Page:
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Last updated: February 25, 2011 10:27 pm
Nicky Oppenheimer, patriarch of the South African family that founded miner Anglo American, is to retire from the Anglo board while remaining chairman of De Beers, its diamond mining affiliate.
The departure of Mr Oppenheimer, owner of 40 per cent of De Beers shares, removes any conflict he could have faced if Anglo, which owns 45 per cent of De Beers, decides to make an offer for the diamond company.
The billionaire, however, said in a statement on Friday that he had spent nearly four decades on Anglo boards and felt it was simply time to retire.
“There comes a time when it is right to stand aside and allow others to carry the baton,” he said. “For me, that time is now.”
The Oppenheimers’ shareholding in Anglo has dwindled from 8 per cent in 2000 to slightly more than 2 per cent today. While the family’s most visible investment is its interest in De Beers, it has diversified its holdings far beyond mining.
Mr Oppenheimer’s retirement from Anglo’s board marks a symbolic break, however. The family appears to have given up any direct influence over the company founded in 1917 in the mining boom town of Johannesburg by Sir Ernest Oppenheimer.
Before announcing his decision, Mr Oppenheimer asked Sir John Parker, Anglo chairman, to consider nominating his son, Jonathan Oppenheimer, to replace him on the board. But Sir John said it was impossible for corporate governance reasons, according to James Teeger, managing director of Ernest Oppenheimer and Son, the family investment company.
Mr Teeger said the Oppenheimers “currently have no intention to sell their stake in Anglo American. We are very positive about the future outlook for Anglo.”
He added that Mr Oppenheimer will “not at all” relax his duties at De Beers: “He is fully committed to his current position as chairman of De Beers.”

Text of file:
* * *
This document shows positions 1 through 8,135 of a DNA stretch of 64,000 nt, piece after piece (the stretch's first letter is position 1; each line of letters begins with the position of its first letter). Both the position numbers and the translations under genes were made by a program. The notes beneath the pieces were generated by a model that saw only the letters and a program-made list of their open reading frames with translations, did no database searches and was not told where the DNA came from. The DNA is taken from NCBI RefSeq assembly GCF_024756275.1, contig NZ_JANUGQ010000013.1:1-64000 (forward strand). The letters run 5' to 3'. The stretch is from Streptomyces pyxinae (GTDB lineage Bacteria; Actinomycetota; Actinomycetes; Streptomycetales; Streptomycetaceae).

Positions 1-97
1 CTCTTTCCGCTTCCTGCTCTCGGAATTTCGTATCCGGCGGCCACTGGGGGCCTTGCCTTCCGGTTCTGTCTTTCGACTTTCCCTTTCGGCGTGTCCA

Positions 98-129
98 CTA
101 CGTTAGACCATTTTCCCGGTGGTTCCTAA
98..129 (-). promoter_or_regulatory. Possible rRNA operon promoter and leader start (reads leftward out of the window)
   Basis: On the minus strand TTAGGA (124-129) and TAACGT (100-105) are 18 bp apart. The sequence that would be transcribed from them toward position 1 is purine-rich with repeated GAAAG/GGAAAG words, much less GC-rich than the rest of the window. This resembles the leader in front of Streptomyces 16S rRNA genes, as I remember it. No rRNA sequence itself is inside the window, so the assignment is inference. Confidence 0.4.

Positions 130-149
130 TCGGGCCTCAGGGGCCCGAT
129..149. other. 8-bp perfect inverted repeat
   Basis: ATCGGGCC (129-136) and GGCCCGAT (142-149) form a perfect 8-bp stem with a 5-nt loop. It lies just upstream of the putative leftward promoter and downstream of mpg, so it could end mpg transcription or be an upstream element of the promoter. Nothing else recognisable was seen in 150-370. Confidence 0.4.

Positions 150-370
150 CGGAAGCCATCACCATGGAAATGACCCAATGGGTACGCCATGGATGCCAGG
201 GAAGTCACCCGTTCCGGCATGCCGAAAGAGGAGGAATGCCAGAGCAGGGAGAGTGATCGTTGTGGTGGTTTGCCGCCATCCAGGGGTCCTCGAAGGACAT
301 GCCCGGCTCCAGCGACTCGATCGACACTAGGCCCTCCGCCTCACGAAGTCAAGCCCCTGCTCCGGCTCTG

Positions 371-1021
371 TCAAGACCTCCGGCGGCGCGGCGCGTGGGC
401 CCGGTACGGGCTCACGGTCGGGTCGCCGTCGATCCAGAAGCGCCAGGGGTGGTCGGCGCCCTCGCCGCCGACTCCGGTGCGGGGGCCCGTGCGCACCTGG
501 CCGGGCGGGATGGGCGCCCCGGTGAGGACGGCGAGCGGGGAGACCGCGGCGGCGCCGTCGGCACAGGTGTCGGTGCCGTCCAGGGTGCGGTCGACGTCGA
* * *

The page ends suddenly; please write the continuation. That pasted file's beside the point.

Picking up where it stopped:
The question of whether Anglo would buy out the Oppenheimers’ stake in De Beers, or whether, in fact, the Oppenheimers would gain full control, has generated speculation in the mining industry for many years.
When questioned about this by analysts last week, Cynthia Carroll, chief executive of Anglo, said that for any transaction to occur there would have to be a willing seller, among other considerations. “You would have to ask the Oppenheimers about that,” she is reported to have said.
Anglo has stated repeatedly in the past year that it has no intention to change the present ownership structure of De Beers, whose third shareholder is the government of Botswana, with 15 per cent.
De Beers, whose profitability rebounded sharply in 2010, has been without a permanent chief executive for seven months. Mr Oppenheimer has led the search for a new chief, and the unusual hiatus has helped fuel speculation about possible changes of control.
De Beers still owes Mr Oppenheimer and its other two shareholders a combined $790m (£491m) that was extended in emergency loans during the worst of the financial crisis.
He has been on the board of London-listed Anglo and its predecessor companies for 37 years since the days when his father, Harry Oppenheimer, ran what was then a South Africa-based industrial conglomerate.
Mr Teeger said Mr Oppenheimer “has felt for a while that 65 years of age is a point in time when he would want to step down [from Anglo]. He has made his contribution.”
Anglo now faces the prospect of having only one South African on its 10-person board. Mr Oppenheimer’s retirement follows that of Fred Phaswana in late 2009, leaving Mamphela Ramphele as the only national representing a country that remains crucial to Anglo’s earnings.
“Given the complexities of navigating the South African environment this looks strange, and I would expect them to increase the number of South Africans on the board,” said a banker in South Africa.
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